But our accomplishments have truly been a team effort, the result of the gifts of many volunteers and supporters. Our strength is the combined strength of a host of unselfish individuals and families who have generously assisted us, each gift being an essential part of our effort. To those wonderful supporters, I wish to convey my heartfelt thanks for your unselfish gifts.
My gift in return is to continue to serve to strengthen families–not only in my own home, but as a volunteer for UFI. I make this sacrifice of time and effort because I know that families today must be strengthened and because what United Families International is accomplishing is absolutely essential. Counseling with my husband and family, we decided that this service would be our gift to other families.
This particular holiday season as we give to friends and family, resources are very strained. The economic and political conditions of our world have created very difficult financial situations for many people and charities have suffered immensely. Whatever your means allow, I invite you to join our family of UFI supporters by making a gift for the benefit of families around the world. It is a gift that will endure, and it is urgently needed.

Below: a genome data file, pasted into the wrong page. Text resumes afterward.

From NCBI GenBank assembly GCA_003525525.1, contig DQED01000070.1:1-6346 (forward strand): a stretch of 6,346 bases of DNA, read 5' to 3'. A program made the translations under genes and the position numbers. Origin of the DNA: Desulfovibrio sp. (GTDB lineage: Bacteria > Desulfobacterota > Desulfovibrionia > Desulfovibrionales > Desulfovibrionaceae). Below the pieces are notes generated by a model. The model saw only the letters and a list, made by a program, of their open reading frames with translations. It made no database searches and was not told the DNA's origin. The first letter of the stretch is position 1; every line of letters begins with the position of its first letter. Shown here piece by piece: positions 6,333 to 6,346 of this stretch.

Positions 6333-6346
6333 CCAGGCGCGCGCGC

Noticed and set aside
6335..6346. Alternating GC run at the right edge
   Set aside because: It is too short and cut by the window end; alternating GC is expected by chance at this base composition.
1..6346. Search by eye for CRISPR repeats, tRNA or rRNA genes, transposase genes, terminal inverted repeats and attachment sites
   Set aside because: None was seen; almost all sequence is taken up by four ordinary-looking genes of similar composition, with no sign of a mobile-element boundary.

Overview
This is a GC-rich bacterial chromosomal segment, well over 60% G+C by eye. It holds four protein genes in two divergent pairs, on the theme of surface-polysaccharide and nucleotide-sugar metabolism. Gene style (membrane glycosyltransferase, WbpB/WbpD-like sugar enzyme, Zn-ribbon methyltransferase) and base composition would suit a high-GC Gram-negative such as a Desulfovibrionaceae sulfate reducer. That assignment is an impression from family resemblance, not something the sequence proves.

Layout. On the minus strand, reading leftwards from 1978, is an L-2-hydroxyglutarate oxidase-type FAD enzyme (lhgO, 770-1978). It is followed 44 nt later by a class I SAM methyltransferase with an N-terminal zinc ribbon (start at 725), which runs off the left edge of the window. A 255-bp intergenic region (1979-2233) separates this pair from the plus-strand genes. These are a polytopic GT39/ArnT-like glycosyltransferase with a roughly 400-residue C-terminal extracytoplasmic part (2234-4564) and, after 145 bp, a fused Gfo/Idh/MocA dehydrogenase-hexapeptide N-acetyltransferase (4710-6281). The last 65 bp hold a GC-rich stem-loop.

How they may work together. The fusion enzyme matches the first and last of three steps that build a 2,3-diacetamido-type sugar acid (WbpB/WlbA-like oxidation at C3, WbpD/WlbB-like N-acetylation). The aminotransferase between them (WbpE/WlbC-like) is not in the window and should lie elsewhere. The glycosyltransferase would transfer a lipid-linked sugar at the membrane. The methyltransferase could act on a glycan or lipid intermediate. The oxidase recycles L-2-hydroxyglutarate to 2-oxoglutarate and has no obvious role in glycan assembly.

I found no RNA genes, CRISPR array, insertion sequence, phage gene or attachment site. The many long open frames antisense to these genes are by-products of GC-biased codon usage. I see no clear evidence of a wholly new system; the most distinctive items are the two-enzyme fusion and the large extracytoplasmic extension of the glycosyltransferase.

Merry Christmas from my family to yours!
United Families International
Members of United Families International joined with other pro-family organizations and Utah state legislators in a press conference to encourage Utah’s Attorney General not to oppose the California law prohibiting minors from purchasing ultra-violent and sexually explicit video games. This press conference was in response to a recent Salt Lake Tribune report, that Utah’s “Attorney General Mark Shurtleff said Thursday he is talking with a number of his colleagues from other states who are working on a potential friend-of-the-court brief opposing California’s law.”
United Families Utah’s Laura Bunker also spoke at the press conference, explaining, “These are not just war games. They are ultra-violent video games that use pornography and animated sexual acts as rewards for reaching higher levels. Rather than opposing this measure to protect children, Utah should join the eleven other states in support of it.” We applaud the eleven states and their Attorneys General that have risen to the support of California’s common-sense law and urge Utah’s Attorney General and other states’ Attorneys General to not get involved on behalf of the video game industry and in support of the canard that California’s law infringes on a minor’s freedom of speech.
To see media coverage of this issue and a video of United Families Utah’s efforts, go to these links: